Despite being aimed at professionals and taking much more patience to learn to use, I still find that if I set it up to paint with color mixing and hand it to someone to play with, they get quite entranced. And of course it is fun to produce works that really do look like paintings. I recently completed a commission using this app. The client knew the piece was going to be digital, of course, but they were quite impressed with how painterly the result was.

Also for the Portrait Party, I made this portrait in ArtRage of artist and musician Dan Harris, known on Flickr as Gringovitch. This piece also won Artist of the Day at, and received an honorable mention in their 2010 IPA grant contest. (For more info about the piece, click here.)

It’s interesting to see how the different simulations are accurate not only in the look of the results, but also in the process needed to create them. For instance, drawing with a limited set of crayons or colored pencils in Drawing Pad is much quicker and easier than making an oil painting in ArtRage.
Also, I’m a much more experienced oil and acrylic painter than watercolorist, and I was amused to discover that I do better with the oil/acrylic simulation than the watercolor simulation. It emphasized to me how we bring the skills we have to whatever tools we get in our hands.

In part two next month: what it feels like when a project you created becomes a brand and a movement, or how Kay felt when in-person “Julia Kay Portrait Party” gatherings began happening around the world. For more of Kay’s digital art wonderland, see her Flickr stream and portfolio site.

Join the conversation

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  • Lynsey Goodrum March 27, 2016 at 1:04 pm

    Great Stuff!

  • Julia Kay January 29, 2011 at 6:06 pm

    Thank-you everyone!

    Anyone drawing on their iPhone or iPod Touch (or iPad, but the presentation was more focused on the smaller devices) might be interested in the presentation Valerie Beeby and I made at the MobileArtCon2010 on “20 Art Apps in 50 minutes”. The pdf of the presentation can be downloaded here:

    There is also now video on youtube (thank you David Leibowitz!) of almost the whole presentation – we missed a few minutes at the beginning. Due to youtube’s length limitations, it’s broken up into 4 parts. Here’s the first part, on that page you’ll find links to the rest:

  • martin goldman January 5, 2011 at 5:33 pm

    I loved hearing about a meeting of minds finally expressed through the fingers. Thanks for your impressions and suggestions. Much appreciated!

  • Tamar Bihari January 5, 2011 at 12:01 am

    Thanks for this, Julia (and Chris). It’s fascinating to learn about the digital art world through your experiences — the apps and the surprises and the developing community. Looking forward to part two.

  • Margarita Pérez García January 4, 2011 at 3:33 am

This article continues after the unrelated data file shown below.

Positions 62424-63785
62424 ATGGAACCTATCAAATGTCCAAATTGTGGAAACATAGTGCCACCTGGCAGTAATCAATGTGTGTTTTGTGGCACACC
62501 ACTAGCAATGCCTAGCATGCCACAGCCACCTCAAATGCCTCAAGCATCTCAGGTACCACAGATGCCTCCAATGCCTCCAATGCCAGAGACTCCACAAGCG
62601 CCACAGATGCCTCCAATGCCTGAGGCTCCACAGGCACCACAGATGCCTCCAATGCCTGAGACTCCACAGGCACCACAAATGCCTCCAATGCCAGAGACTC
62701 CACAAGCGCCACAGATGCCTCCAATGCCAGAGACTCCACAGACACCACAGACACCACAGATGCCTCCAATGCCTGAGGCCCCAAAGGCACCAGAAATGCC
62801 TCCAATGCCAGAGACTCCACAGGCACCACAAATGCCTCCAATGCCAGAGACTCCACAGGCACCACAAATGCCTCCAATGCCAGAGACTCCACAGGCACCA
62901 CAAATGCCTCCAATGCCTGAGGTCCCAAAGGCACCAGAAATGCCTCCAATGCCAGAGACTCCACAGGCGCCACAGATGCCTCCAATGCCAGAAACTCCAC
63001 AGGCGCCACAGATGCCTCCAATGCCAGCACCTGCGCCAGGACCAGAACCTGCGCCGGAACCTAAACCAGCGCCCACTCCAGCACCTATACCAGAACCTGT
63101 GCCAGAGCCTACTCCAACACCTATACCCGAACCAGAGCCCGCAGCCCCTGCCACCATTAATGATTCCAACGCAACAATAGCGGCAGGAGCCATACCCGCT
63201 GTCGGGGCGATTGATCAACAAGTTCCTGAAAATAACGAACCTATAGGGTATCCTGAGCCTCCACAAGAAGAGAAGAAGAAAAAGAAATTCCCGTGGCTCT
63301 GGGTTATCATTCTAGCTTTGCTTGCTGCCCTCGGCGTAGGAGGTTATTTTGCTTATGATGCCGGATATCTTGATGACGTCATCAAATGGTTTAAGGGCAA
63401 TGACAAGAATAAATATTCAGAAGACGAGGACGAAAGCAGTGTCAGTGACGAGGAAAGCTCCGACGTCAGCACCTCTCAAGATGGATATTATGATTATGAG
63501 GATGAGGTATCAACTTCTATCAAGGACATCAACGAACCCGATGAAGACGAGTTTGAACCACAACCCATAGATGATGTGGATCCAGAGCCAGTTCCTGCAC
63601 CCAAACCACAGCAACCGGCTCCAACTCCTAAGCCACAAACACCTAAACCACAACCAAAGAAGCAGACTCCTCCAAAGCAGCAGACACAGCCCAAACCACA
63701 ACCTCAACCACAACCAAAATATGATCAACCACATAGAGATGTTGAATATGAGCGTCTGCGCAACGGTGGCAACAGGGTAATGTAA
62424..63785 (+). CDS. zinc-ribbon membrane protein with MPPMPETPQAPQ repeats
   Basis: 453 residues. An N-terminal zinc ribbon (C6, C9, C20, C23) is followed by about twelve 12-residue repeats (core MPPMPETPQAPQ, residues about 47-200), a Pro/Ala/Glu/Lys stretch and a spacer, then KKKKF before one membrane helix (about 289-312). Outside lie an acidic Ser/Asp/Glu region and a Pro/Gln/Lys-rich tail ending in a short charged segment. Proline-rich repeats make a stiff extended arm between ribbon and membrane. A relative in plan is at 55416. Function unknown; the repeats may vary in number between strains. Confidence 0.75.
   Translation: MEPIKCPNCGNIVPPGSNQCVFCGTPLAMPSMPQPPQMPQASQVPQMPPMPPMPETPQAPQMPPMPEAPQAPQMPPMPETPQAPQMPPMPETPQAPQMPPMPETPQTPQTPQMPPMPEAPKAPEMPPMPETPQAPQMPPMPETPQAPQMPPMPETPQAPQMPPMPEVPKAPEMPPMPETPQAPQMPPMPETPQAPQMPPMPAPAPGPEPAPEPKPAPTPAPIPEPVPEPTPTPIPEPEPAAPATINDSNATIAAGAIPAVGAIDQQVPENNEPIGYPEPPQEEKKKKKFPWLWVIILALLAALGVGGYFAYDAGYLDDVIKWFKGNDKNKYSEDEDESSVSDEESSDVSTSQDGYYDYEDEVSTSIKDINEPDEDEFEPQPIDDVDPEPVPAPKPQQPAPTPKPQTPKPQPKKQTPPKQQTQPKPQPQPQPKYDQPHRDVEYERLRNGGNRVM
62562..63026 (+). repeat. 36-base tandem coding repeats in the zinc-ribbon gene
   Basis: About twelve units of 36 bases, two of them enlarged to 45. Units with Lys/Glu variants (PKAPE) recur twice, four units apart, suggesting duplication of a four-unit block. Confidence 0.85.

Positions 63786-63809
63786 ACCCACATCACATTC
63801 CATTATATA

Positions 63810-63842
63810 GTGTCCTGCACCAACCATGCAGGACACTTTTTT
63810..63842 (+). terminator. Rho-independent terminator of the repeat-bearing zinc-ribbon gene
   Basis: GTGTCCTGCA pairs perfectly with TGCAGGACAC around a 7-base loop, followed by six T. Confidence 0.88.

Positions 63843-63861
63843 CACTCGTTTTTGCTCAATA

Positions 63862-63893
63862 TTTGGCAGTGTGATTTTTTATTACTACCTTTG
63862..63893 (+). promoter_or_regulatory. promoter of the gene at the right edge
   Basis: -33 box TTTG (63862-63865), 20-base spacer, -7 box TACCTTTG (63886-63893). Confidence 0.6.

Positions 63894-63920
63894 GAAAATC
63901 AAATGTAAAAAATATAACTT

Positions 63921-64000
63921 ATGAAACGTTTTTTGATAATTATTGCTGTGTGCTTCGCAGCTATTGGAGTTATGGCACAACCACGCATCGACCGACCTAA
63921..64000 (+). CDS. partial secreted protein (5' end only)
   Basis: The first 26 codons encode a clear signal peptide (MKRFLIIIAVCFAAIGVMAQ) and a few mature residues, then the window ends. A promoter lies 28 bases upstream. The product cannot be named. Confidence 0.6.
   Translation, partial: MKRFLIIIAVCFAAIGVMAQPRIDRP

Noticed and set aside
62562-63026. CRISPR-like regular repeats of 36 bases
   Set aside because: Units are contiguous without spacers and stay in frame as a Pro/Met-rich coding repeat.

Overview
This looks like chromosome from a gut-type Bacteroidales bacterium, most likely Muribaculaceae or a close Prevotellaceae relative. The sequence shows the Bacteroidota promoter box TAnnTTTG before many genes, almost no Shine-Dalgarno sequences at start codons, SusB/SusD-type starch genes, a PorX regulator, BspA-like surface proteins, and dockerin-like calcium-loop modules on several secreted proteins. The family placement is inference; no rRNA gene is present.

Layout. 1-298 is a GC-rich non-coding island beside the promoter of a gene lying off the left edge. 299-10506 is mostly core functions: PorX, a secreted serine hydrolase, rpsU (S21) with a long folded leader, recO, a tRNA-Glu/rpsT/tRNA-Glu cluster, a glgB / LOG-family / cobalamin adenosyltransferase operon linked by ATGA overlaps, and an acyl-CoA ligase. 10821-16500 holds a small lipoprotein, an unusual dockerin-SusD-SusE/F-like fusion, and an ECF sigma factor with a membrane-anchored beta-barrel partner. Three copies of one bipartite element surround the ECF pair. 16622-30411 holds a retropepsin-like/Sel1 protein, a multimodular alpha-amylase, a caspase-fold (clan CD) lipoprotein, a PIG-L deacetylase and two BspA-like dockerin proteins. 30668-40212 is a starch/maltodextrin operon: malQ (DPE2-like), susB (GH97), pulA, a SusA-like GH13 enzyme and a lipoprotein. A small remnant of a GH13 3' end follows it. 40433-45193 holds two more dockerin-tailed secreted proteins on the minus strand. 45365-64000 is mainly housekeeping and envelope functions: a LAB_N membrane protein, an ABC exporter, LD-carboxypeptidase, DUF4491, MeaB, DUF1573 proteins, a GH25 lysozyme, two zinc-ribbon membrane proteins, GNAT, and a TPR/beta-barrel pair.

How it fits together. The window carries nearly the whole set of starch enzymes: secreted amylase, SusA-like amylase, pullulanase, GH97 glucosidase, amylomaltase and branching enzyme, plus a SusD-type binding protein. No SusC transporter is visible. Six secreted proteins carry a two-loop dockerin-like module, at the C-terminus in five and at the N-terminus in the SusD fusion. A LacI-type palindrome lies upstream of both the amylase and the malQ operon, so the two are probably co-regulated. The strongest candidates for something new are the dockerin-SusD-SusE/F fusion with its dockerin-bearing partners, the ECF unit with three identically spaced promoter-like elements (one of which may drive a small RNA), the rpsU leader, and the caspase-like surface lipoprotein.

With the ipad one has “more space to breathe”, I fully agree and felt the same about it. What is curious for me, when changing from the iphone to the ipad, was the realisation of the number of constraints I had, and sudden how free I felt with the change: more space, better ergonomy in some apps, les constant zooming, in many cases extra and advanced features, and specially a better quality output (higher resoution of images). Now I find difficult to switch back.

    Also, I feel that the way one masters real mediums (pen, markers, crayons, watercolours, oils…) has a direct impact on what we are able to create with digital devices. I feel comfortable using pen, markers and wax crayons to draw, hence digitally I develop a linedrawing work. Not confident with oils or watercolours, digitally I feel equally lost.

    On the other hand, the digital work has an influence on the “real” work: digitally I started to create portraits using juxtaposed flat colours areas, and now I’m enjoying cutouts with real paper.

    So glad that meeting you, Julia, opened to me so many doors and perspectives of creation and looking forward to part 2 of this interview!

  • Dan Harris January 3, 2011 at 5:40 pm

    Julia is one of the power forces behind the mobile digital art world. In addition to being an incredible artist, she is an articulate spokesperson for all of us and a pioneer in discovering new apps and techniques in this medium. The success of JKPP attests to her vision and leadership. I look forward to part 2.

  • Maureen Nathan January 3, 2011 at 4:44 pm

    fascinating insight into the digital aspect of your practice and great to hear your take on JKPP, your amazing creation. look forward to part two next month

  • Sharon Donnnelly January 3, 2011 at 4:19 pm

    Very nice piece, Julia and Chris! I appreciate your thoughtfulness about your work. It’s fascinating, what you are doing with the new technology to continue your art.

  • Sue Hodnett January 3, 2011 at 3:41 pm

    Nice one Julia, always good to read your thoughts on JKPP & other aspects of your work.